Laguiole (pronounced LA-YULL, or LAI-YULL) is a village in south-central France, in an area known as the region of Aubrac. Geologically, the Aubrac is a high, volcanic plane, ranging from 3,000 to almost 5,000 feet in altitude. It's known for four things: cows, sheep, cheese, and knives.
Hundreds of years ago the local craftsmen in Aubrac developed a peasant knife called the Capuchadou that the cowherds and shepherds carried with them as they followed their herds and flocks in the high summer grazing lands from May through October. Many of the herdsmen would travel to Spain in the winter months (the "off season" as it were) to work as pit-sawyers (basically human-powered saw mills). While there they discovered an arabo-hispanic knife called the Navaja, which they brought back with them when they returned to Aubrac in the Spring. The cutlers in Laguiole blended the Capuchadou with the Navaja to create a folding knife that became known as the Laguiole. The Laguiole knife became famous for its beauty, quality and utility.
In the late 1800s some of the herdsmen of Aubrac began to travel to Paris in the winter to work as waiters in cafés, and they asked the local cutlers to make a version of the Laguiole knife that had a corkscrew on it as well as a cutting blade.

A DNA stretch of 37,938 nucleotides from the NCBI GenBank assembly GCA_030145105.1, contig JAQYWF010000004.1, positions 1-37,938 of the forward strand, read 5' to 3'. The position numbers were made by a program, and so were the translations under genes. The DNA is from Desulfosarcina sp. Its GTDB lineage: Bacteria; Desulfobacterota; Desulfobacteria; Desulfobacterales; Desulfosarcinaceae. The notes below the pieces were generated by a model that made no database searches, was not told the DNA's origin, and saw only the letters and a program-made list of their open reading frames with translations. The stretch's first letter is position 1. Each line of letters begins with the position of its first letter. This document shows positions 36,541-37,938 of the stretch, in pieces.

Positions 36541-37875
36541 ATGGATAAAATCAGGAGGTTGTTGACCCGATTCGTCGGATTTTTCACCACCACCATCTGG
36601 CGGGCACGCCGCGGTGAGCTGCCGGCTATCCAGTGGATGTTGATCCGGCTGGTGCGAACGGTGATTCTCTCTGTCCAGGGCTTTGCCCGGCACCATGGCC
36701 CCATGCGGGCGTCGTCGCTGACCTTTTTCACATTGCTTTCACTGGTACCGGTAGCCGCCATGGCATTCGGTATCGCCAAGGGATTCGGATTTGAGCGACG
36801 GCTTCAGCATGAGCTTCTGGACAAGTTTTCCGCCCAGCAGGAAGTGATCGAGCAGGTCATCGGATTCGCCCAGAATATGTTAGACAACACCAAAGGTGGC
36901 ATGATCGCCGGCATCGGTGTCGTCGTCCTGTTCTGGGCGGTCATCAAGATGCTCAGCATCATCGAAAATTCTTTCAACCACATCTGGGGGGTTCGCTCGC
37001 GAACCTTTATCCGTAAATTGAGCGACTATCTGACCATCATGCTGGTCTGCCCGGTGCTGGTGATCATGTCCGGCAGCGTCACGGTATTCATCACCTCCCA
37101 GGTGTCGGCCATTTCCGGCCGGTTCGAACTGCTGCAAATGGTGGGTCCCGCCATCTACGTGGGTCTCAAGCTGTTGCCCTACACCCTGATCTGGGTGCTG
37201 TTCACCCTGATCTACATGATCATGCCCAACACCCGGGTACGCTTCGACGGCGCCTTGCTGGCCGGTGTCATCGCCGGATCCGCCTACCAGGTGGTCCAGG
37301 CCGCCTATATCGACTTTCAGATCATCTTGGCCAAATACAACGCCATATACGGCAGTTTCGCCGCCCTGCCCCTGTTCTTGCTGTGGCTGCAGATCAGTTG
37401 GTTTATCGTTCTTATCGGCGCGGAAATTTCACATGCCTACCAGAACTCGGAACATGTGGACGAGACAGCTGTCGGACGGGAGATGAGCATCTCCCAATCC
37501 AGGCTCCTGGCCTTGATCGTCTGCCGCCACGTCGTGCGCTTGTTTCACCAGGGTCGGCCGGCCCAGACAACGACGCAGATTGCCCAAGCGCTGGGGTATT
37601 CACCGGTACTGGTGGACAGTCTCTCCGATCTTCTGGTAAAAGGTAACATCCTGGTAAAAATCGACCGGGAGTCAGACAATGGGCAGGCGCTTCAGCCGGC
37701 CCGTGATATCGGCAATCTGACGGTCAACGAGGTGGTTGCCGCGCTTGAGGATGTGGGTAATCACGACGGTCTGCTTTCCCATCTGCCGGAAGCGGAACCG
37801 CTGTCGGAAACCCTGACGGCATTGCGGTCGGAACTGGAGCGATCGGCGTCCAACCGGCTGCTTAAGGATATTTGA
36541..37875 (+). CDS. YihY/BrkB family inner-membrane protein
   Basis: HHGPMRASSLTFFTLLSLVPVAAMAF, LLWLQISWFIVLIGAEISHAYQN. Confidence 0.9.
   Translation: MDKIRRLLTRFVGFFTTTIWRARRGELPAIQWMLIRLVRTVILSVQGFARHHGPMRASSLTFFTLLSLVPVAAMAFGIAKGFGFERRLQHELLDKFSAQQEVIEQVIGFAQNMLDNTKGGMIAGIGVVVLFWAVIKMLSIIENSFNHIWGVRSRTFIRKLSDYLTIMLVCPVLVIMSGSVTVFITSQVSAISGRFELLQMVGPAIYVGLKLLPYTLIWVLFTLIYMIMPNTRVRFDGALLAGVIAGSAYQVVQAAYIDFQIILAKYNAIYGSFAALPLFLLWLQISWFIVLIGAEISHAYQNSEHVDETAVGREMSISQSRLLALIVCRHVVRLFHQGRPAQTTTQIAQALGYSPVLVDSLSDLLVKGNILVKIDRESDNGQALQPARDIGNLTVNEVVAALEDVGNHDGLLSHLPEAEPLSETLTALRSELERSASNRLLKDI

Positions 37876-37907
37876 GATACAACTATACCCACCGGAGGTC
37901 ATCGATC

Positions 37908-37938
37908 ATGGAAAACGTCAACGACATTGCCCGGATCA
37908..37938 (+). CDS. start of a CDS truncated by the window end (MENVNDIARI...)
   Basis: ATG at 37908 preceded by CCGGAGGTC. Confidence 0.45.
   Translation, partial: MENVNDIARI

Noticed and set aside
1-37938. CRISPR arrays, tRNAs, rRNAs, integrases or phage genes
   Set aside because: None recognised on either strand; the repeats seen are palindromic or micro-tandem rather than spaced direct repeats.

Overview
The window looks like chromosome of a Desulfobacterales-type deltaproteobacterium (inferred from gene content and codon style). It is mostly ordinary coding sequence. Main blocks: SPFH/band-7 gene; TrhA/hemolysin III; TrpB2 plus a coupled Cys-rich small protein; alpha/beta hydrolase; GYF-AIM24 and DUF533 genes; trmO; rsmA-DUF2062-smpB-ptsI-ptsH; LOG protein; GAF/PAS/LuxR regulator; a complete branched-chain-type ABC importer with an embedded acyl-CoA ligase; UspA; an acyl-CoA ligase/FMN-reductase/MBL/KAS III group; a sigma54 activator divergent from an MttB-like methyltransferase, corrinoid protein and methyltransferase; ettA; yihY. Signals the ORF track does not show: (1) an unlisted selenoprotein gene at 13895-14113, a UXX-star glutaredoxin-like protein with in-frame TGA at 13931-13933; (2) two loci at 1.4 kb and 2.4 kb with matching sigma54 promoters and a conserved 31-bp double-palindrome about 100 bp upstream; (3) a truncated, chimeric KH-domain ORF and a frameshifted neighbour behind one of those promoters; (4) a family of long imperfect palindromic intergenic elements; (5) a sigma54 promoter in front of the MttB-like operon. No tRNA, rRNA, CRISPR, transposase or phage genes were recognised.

Unfortunately the craftsmen of Aubrac never patented, copyrighted or protected the words "Laguiole" or "Laguiole Knife" the way that the vintners of the Champagne region very successfully protected the word "Champagne". As a result, there are many, many knives and corkscrews that are marketed as "Laguiole". The vast majority of them are mass-produced, cheap imitations of, at best, mediocre and, at worst, terrible quality. Some of them are made in France (particularly in the city of Thiers), but many are made in Asia.
There are only a few cutlers left in Aubrac that make authentic, high quality, handmade knives and corkscrews. All of our Laguiole Cutlery is made near the village of Laguiole in the region of Aubrac, France.